We reach Elbklause, our Radhaus (bike hotel), in Niederlommatzsch around 12.30. Our room is new, large and airy with a wonderful view of the Elb. The wifi works immediately and doesn’t require endless codes. We are directly on the bike path.
The hotel’s restaurant on the river looks very inviting. We order two local white wines – a Muller-Thurgau and a goldriesling. We prefer the Muller-Thurgau. I work out from the all-German menu that pork is the local speciality so we order pork cutlets. They are king-size and served with a large variety fresh vegetables – one of the best meals so far.
We set off on our bikes for Riesa, theoretically 14 km away but we end up doing 36 km there and back due to a detour. The ferry is just outside our hotel so we begin with the east bank. Having gone for two days without cycling in Dresden has improved my saddle soreness. Good thing because the initial paths are a sort of crazy paving which is even worse than cobblestones.
The countryside is very tranquil and takes us past back gardens with their own machinery exhibitions, a surprising building that turns out to be a sawmill with a crane, a renovated windmill without sails and an absolutely enormous chemical refinery that employs 1400 people. I find it very colourful – typically German – but Jean Michel explains that the different coloured pipes are compulsory and indicate what they contain. Ah well. You learn something new every day!
Riesa, our destination, is obviously a new town that drains the refinery workers and its only redeeming features are the biggest wisteria I have ever seen, the town hall and an amazing blind wall with a music store painted on it.
We do however find an excellent eiscafé where we manage to order icecream and mineral water in German. The East Germans, who are obviously not used to foreigners, understand my German even less than the Bavarians! I’m amused by the fact that a man stops me in the street and asks in English where the police station is. Jean Michel knows of course so sends him in the right direction.
Having crossed the bridge at Riese, we are able to cycle back on the other side of the river, through cultivated fields lined with wild flowers. We see corn, wheat, barley, rye, rape, sunflowers, potatoes, peas, sugarbeet and runner beans, and a few sheep and cows. We also smell numerous pigsties. Also an incredibly long barge.
It’s nearly 8 pm when we get back so we finish off the sweet wine we bought in Bad Schandau followed by a cucumber, tomato and cheese salad. We eat the cherries we bought along the way for one euro outside someone’s house. We sink thankfully into bed at 10.30 pm after an unsuccessful attempt to find a hotel for our next stop at Wittenberg.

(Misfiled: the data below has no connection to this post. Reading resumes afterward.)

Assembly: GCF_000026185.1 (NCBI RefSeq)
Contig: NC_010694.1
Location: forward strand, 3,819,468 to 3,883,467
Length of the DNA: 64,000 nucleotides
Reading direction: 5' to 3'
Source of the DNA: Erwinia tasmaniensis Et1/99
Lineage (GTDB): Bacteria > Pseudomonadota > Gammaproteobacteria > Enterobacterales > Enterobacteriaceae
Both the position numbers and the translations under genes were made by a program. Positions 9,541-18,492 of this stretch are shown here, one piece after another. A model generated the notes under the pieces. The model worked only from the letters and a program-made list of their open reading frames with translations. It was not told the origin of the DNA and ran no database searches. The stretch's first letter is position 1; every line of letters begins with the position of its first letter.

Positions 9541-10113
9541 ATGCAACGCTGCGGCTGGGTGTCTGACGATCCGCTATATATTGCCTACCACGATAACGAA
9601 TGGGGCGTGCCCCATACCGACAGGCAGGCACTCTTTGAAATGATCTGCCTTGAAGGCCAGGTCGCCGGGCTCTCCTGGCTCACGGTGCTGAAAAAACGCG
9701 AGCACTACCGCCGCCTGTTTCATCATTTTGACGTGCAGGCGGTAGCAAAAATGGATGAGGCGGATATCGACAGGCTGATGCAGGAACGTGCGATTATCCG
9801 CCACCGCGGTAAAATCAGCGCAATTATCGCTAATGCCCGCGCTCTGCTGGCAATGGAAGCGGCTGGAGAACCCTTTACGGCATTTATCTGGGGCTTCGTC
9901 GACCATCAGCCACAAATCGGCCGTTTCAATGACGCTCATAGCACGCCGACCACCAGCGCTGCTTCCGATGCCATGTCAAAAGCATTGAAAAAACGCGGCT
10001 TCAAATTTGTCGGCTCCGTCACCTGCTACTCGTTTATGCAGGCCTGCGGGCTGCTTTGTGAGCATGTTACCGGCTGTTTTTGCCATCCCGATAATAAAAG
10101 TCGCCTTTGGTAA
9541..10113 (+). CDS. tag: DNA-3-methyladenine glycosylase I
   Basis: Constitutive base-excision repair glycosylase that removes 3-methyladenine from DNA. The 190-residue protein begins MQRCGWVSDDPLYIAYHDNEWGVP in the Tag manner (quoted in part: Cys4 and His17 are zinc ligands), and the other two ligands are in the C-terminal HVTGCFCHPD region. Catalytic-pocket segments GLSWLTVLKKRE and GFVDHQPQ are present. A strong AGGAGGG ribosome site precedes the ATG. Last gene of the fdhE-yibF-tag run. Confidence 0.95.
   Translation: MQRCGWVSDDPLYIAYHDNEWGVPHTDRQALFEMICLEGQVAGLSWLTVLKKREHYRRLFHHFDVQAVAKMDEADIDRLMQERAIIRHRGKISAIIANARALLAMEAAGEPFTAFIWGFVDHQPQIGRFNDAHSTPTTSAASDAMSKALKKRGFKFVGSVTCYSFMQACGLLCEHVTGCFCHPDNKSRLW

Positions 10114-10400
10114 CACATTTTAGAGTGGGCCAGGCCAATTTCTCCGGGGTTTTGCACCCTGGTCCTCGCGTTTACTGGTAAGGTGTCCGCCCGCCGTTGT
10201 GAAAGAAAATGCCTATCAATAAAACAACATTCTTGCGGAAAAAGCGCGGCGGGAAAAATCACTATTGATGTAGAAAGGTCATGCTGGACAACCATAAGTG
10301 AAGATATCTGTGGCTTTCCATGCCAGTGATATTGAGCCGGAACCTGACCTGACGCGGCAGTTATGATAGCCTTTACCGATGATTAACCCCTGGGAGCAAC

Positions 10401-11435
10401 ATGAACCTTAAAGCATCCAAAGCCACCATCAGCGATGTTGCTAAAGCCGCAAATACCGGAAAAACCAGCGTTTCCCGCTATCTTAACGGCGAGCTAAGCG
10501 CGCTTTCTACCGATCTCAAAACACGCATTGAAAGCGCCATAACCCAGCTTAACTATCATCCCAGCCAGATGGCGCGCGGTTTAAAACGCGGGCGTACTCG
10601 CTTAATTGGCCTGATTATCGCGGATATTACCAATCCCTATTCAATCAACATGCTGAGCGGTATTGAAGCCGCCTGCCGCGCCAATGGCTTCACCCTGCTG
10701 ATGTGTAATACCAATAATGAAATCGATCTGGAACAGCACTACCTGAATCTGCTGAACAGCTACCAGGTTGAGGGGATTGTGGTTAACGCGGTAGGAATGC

It’s next morning and we learn the downside of our river view. The curtains are thin and the windows are facing east which means maximum light from 5 am onwards. There is also a street light outside which seems to stay on all night. So after the best breakfast so far according to Jean Michel (the usual cold meats and cheese but a better selection, boiled eggs, very compact dry bread, cereal, yoghurt, tomato, butter & jam and fresh fruit), we decide to stay at home to catch up on our travel log and blog and deal with such mundane things as washing and repairing Jean Michel’s inner tube.
We have lunch again at the hotel restaurant overlooking the Elb. Jean Michel chooses some sort of pork and sauerkraut and I have duck with cooked shredded beetroot which is excellent. We have the Müller-Thurgau again and try the Weissburgunder (white burgundy) but it’s a bit green.
As we’re keeping Meissen for tomorrow, we choose to go west of the Elb to Lommatzsch. I don’t think I’ve ever climbed so many hills in such a short time. I’m as red as the beetroot I ate at lunch.
Not much to see in Lommatzsch. The town hall looks exactly the same as the wooden village I had as a child. I feel I deserve the ice-cream at the Konditorei more than other. We’re amused to see that it comes from large containers of Carte d’Or ice-cream.
The ride home after shopping for dinner at Netto is much easier, mainly downhill of course. Jean Michel stops at practically every cherry tree along the way to see if the cherries are edible. He can never resist free food, particularly in the country. All he manages to do is to get stains on his shirt …
We’re amazed to see three massive combine harvesters in a barley field. We also see a hare.
For our apertif we try the Winzer Meissen weissburgunder (pinot blanc) we bought in Reise for 11.50 euro the day before in a most unlikely looking shop. It’s much better than the one I had a lunchtime – certainly not as green – but no nose to speak of.Elbklause Hotel, Niederlommatzsch